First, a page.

(B) ILLEGAL TO TRANSFER OWNERSHIP OF CERTAIN PUPPIES.– It shall be unlawful to barter, trade, raffle, sell, auction or in any way transfer ownership of a dog under seven weeks of age, unless the dog has been orphaned and it becomes necessary to transfer ownership of the orphaned dog to a nonprofit kennel, or from a nonprofit kennel with approval by a licensed doctor of veterinary medicine.

    (C) ILLEGAL FOR CERTAIN PERSONS TO TRANSFER DOGS.– It shall be unlawful for any person to buy, sell, transfer, barter, trade, raffle, auction or rent a dog at any public place in this Commonwealth other than a kennel licensed pursuant to this act, or a dog show or field trial sponsored by a recognized breed or kennel association. If a purchase, sale, transfer, barter, trade, raffle, auction or rental of a dog occurs at or on the premises of a kennel, the transaction shall be unlawful unless one of the parties to the transaction is an employee, volunteer or other person acting as an authorized representative of the kennel.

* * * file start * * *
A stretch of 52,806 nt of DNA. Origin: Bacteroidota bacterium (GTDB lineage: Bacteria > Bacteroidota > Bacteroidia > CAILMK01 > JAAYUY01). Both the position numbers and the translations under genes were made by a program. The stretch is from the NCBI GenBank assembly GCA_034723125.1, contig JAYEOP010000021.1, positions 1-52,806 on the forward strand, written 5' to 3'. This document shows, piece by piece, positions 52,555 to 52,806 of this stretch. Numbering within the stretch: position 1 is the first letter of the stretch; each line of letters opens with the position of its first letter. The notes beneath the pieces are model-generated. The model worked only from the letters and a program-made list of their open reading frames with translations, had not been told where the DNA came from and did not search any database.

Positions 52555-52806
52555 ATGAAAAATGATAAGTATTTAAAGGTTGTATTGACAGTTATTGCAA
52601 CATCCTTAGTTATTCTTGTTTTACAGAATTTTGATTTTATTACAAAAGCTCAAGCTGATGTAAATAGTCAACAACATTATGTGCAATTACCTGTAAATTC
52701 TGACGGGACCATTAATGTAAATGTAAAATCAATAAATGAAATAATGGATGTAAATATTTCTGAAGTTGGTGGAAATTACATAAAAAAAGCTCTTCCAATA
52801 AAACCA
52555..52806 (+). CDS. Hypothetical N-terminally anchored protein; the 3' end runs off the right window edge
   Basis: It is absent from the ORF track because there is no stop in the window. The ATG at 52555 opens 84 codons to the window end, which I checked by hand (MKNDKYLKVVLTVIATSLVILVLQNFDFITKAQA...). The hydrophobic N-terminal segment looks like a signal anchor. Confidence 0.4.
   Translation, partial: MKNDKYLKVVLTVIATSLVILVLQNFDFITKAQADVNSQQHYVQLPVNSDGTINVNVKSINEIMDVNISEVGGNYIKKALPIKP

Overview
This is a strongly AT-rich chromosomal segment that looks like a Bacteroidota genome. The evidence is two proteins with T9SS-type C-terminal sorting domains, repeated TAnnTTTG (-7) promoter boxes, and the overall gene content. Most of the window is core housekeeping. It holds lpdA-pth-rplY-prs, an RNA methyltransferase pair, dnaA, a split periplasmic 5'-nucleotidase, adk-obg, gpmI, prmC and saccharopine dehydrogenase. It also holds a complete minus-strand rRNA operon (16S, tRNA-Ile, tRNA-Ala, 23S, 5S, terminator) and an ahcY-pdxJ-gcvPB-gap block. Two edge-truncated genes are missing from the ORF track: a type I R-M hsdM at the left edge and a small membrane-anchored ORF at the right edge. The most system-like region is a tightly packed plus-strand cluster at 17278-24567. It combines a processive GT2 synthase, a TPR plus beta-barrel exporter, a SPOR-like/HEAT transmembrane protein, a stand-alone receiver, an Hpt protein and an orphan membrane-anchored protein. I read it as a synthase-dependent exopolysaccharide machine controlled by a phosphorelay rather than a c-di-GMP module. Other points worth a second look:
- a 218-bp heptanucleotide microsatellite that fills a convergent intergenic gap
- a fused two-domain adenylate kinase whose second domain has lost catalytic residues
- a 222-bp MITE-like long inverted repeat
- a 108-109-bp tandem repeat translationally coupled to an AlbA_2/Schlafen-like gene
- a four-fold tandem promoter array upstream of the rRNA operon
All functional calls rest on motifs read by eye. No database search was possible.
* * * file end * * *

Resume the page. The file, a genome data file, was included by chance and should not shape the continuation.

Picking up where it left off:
The key here is “public place.”

    It is completely legal for an owner to sell puppies in her back yard.

    Not legal to sell them from a box in front of WalMart, or at a flea market (another great Ohio tradition.)

    It appears that it would be legal for a kennel to auction its own dogs on its premises, but not to hold an auction where others brought dogs.

    This law has been interpreted to define an auction as a “public place.”

    I once, years ago, got into it with a Pittsburgh charity — some highbrow black tie crap, I don’t even remember which now — that was auctioning a highline German shepherd puppy from a local show breeder (Gail Kirkwood, kennel name von Kirchenwald) along with the spa days and restaurant meals and other rich people BS. Explained that it was wrong, and why, they were quite sure that Mrs. Kirkwood knew better. Explained it was illegal. They didn’t care. Others tried to get the dog law enforced, to no avail; shades of Olde Pittsburgh, where the robber barons do as they wish. Mrs. Kirkwood got her picture on the deb page, and complained that the pup sold for much less than the usual going price. No word on whether the penguin suit who bought it was a suitable home.